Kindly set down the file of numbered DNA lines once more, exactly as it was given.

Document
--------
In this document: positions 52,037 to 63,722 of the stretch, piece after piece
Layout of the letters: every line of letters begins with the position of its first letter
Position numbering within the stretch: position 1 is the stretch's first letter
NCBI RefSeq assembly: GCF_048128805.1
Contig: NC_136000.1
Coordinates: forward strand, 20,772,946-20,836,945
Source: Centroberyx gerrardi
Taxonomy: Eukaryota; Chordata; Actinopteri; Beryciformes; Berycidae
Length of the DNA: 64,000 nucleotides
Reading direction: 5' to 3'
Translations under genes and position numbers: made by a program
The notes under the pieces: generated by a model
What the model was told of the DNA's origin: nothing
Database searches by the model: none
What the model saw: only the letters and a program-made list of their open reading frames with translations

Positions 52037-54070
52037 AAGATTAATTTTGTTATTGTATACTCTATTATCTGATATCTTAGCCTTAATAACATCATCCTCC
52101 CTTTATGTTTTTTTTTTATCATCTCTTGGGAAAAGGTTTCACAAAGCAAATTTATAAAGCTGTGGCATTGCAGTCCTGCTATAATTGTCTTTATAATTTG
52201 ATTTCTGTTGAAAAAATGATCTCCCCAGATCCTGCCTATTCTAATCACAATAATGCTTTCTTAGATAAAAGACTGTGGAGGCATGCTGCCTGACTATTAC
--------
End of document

In this document: positions 52,037 to 63,722 of the stretch, piece after piece
Layout of the letters: every line of letters begins with the position of its first letter
Position numbering within the stretch: position 1 is the stretch's first letter
NCBI RefSeq assembly: GCF_048128805.1
Contig: NC_136000.1
Coordinates: forward strand, 20,772,946-20,836,945
Source: Centroberyx gerrardi
Taxonomy: Eukaryota; Chordata; Actinopteri; Beryciformes; Berycidae
Length of the DNA: 64,000 nucleotides
Reading direction: 5' to 3'
Translations under genes and position numbers: made by a program
The notes under the pieces: generated by a model
What the model was told of the DNA's origin: nothing
Database searches by the model: none
What the model saw: only the letters and a program-made list of their open reading frames with translations

Positions 52037-54070
52037 AAGATTAATTTTGTTATTGTATACTCTATTATCTGATATCTTAGCCTTAATAACATCATCCTCC
52101 CTTTATGTTTTTTTTTTATCATCTCTTGGGAAAAGGTTTCACAAAGCAAATTTATAAAGCTGTGGCATTGCAGTCCTGCTATAATTGTCTTTATAATTTG
52201 ATTTCTGTTGAAAAAATGATCTCCCCAGATCCTGCCTATTCTAATCACAATAATGCTTTCTTAGATAAAAGACTGTGGAGGCATGCTGCCTGACTATTAC